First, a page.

Meanwhile, Canadian producer of eclectic, electronic hip-hop beats Kaytranada made a huge splash in 2016 with the release of his debut 99.9%. Funky and soulful and supremely danceable, the LP was stacked from top to bottom with some of the biggest names and most talented collaborators in hip-hop and R&B, from Phonte Coleman, Syd The Kid, and GoldLink, to Anderson Paak and Little Dragon. It was so good, it resuscitated British garage singer Craig David’s buzz in U.S., and turned Kaytranada into a damn near household name almost overnight. He’s been all over the festival circuit ever since, off the strength of just how good 99.9% is. So when Buddy announced the decision to collaborate with Kaytranada on the 5-song EP Ocean & Montana in March, it seemed like just the kind of name recognition that could finally shine the spotlight back on him where it belongs.
The two work well together; the unfiltered, yet velvety vocals Buddy displays on the hook of “Love Or Something?” blend with the funky, drink-and-two-step, live band keys and snares Kay provides to burn up hipster lounge dance floors. A perfect example of Buddy’s ability to switch effortlessly from sing-song cadences to a skittery double time staccato with his flows: “Guillotine,” which sounds like Curtis Mayfield and Twista got high together on the Santa Monica pier before hopping in DJ Quik’s drop top Cadillac for a leisurely cruise up the coast, with Bun B passed out on the backseat. Kaytranada has a gift for finding weird, trippy ways to redirect familiar sounds. “World Of Wonders” infuses a tropical vibe into hip-hop’s four-bar loop format to create a track that wouldn’t be completely out of place at the local bashment jam, over which Buddy flirts with his West Indian paramour with lines like “Wonder Woman, take me to your world of wonders,” and “I like Rihanna,” delivered with just enough sincerity to be taken seriously and just enough of a wink not to be too earnest and veer into cheesy territory.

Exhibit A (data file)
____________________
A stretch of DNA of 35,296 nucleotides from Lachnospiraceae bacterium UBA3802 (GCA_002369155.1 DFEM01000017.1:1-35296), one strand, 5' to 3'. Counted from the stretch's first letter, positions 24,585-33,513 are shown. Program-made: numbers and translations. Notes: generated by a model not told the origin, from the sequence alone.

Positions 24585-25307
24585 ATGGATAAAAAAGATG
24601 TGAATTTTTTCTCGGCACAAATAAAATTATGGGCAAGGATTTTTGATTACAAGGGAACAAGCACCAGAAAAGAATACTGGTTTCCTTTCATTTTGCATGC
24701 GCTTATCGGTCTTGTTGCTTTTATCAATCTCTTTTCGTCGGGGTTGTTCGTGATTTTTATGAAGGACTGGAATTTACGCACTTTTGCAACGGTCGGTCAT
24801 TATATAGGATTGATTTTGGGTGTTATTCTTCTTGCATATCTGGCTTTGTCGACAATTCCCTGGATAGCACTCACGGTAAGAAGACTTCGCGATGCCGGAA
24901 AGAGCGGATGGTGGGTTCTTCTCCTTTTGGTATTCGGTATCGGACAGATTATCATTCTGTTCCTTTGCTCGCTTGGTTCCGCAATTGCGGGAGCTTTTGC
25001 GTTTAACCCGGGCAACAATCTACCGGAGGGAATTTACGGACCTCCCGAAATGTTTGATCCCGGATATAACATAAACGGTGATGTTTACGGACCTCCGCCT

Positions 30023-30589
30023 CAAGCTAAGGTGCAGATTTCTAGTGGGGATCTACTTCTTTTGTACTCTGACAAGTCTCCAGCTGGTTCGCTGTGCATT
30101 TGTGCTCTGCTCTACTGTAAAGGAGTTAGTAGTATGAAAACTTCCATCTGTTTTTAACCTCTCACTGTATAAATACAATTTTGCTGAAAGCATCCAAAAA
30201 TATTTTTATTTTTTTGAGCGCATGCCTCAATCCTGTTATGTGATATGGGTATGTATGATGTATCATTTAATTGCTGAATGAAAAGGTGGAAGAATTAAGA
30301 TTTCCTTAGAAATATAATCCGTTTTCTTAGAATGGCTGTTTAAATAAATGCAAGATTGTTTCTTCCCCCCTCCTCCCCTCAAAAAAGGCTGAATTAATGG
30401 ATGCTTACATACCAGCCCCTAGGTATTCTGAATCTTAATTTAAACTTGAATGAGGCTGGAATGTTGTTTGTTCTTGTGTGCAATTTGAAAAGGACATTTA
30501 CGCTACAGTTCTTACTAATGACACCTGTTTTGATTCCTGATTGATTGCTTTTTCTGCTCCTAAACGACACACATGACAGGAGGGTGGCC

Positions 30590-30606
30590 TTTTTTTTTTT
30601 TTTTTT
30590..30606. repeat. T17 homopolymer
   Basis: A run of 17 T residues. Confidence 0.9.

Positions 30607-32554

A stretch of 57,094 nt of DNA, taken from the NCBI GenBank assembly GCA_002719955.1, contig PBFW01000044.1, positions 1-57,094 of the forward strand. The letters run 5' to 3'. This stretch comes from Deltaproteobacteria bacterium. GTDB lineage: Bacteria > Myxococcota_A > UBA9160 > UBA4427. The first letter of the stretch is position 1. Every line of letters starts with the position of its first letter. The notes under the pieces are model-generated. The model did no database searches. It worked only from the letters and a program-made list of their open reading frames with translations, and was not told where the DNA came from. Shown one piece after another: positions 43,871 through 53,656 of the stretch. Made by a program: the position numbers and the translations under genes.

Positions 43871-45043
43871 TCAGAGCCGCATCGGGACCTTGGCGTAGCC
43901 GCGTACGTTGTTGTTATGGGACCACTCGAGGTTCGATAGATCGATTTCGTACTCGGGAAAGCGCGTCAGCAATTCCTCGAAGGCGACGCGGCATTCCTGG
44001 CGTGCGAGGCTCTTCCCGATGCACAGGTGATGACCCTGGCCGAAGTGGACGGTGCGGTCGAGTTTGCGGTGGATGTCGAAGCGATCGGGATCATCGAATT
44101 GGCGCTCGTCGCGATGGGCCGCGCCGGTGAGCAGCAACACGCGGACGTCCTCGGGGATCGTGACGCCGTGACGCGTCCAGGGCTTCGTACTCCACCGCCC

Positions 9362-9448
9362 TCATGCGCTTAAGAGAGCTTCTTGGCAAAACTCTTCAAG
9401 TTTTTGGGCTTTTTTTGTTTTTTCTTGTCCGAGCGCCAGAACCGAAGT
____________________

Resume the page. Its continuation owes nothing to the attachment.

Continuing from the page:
The thing that makes the records work so well, even amid the log jam of Hub City wordsmiths, is that Buddy uses the clear influences of old school West Coast rap — he references staple gangsta funk vocalist Kokane, a truly deep cut that any real Angeleno will appreciate, on “A Lite” — but largely stays away from the hood tales that pervade recent releases from Kendrick Lamar, Boogie, and Problem (with DJ Quik). Kaytranada keeps the vibe fun and eclectic, which pairs perfectly with Buddy’s upbeat persona and easygoing charm. It’s funky, but light fare that feels best on a quick dip around the corner to the store or the neighborhood kickback. It’s house party music that’s all about having fun, informed by Compton’s environment without the direct references to the city’s somewhat checkered reputation. By showing a different side of his hometown, he creates his own lane, and shows that he’s a true original.